Shortly after setting off from Coral Avenue we saw the first fins. Shockingly tall, the dorsal fins of Risso's dolphins always make me wonder first if I'm seeing killer whales. These turned out to be sirens and they seductively drew us toward Point Pinos and the open ocean, where impressive swells were rolling and wrapping around the rocky point. We were comfortable facing the large waves and entranced by the many dolphins surrounding us. After momentarily disappearing, the dolphins reappeared as synchronized surfers in the oncoming ocean waves. We faced a mixture of fins, white heads, scarred gray bodies, and very obvious blowholes, with occasional flukes thrown in for good measure.
We were “oohing and aahing” and also paying a good deal of attention to boat control in the confused seas. Then I noticed the dark animals. Several times we noticed sleek, dark bodies porpoising among the Risso's. Being finless, almost black and having flukes, they had to be Northern right whale dolphins. My whale book tells me these dolphins frequently travel with pods of other dolphin species.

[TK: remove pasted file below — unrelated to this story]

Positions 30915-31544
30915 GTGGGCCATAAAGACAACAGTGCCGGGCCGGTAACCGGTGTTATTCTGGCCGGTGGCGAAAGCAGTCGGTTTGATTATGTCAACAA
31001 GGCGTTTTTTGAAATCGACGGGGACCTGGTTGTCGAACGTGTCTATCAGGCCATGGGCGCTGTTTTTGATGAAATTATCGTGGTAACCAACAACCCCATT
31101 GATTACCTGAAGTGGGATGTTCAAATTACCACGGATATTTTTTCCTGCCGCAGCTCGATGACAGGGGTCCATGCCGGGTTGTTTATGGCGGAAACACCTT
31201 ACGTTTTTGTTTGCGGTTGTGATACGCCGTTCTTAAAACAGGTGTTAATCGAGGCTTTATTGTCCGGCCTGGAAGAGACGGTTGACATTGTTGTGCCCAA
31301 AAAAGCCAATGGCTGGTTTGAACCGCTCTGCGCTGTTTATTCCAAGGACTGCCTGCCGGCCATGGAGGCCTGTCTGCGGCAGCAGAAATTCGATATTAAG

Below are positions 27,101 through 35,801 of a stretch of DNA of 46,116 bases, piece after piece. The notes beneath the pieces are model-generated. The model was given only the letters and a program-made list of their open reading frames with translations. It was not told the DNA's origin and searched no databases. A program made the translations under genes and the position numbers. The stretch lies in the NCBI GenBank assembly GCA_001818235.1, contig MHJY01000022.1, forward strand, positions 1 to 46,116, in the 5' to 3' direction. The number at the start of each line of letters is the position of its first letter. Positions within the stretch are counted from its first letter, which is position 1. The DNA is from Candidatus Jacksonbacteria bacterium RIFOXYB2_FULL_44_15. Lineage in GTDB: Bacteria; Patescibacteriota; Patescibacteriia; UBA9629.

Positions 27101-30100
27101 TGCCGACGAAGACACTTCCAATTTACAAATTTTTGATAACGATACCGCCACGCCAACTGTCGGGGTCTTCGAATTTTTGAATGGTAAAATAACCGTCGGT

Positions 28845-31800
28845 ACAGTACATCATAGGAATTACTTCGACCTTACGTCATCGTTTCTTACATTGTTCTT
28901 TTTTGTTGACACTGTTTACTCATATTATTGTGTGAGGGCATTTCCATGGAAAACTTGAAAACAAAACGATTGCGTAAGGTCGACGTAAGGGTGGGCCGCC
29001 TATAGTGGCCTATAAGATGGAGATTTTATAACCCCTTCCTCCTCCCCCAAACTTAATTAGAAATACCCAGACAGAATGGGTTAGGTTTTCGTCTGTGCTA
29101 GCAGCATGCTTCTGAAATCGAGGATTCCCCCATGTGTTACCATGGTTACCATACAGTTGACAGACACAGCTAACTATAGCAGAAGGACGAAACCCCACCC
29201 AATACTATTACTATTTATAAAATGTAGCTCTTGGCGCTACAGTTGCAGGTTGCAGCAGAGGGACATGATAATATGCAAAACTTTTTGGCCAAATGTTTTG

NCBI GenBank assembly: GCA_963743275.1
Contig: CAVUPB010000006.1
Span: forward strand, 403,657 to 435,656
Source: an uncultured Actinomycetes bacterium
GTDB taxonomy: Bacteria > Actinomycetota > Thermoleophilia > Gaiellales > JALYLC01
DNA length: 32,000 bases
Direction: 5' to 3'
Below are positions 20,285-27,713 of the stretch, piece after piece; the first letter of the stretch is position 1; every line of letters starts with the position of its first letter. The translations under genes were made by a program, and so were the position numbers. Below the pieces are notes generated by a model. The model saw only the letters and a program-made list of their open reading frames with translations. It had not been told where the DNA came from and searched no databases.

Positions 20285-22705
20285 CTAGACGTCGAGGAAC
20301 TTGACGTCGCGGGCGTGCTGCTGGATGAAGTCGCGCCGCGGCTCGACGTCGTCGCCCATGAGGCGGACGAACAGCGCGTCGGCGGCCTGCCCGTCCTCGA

As we reentered the bay, we were treated to the sight of many Bonaparte's gulls and Northern fulmars working the territory. Rhinoceros auklets were encountered, along with many murres. After paddling a few minutes enjoying the birds and the occasional push from the swells, we saw the dolphins again. Off and on for the next hour and a half, we paddled in and out of the very large pod of Risso's dolphins. We got to where we recognized individual animals. We noticed the nursery where mothers and calves congregated. It was like a dream.
In all, Dick and I may have paddled two or three miles. We were on the water at least two hours. But this counts as one of the top ten paddles of my life. This paddle was full of wonderful, unexpected encounters! The conditions were less than alluring and the sky was overcast but we relearned that important lesson of adventuring: you just never know what you’ll find if you get out there.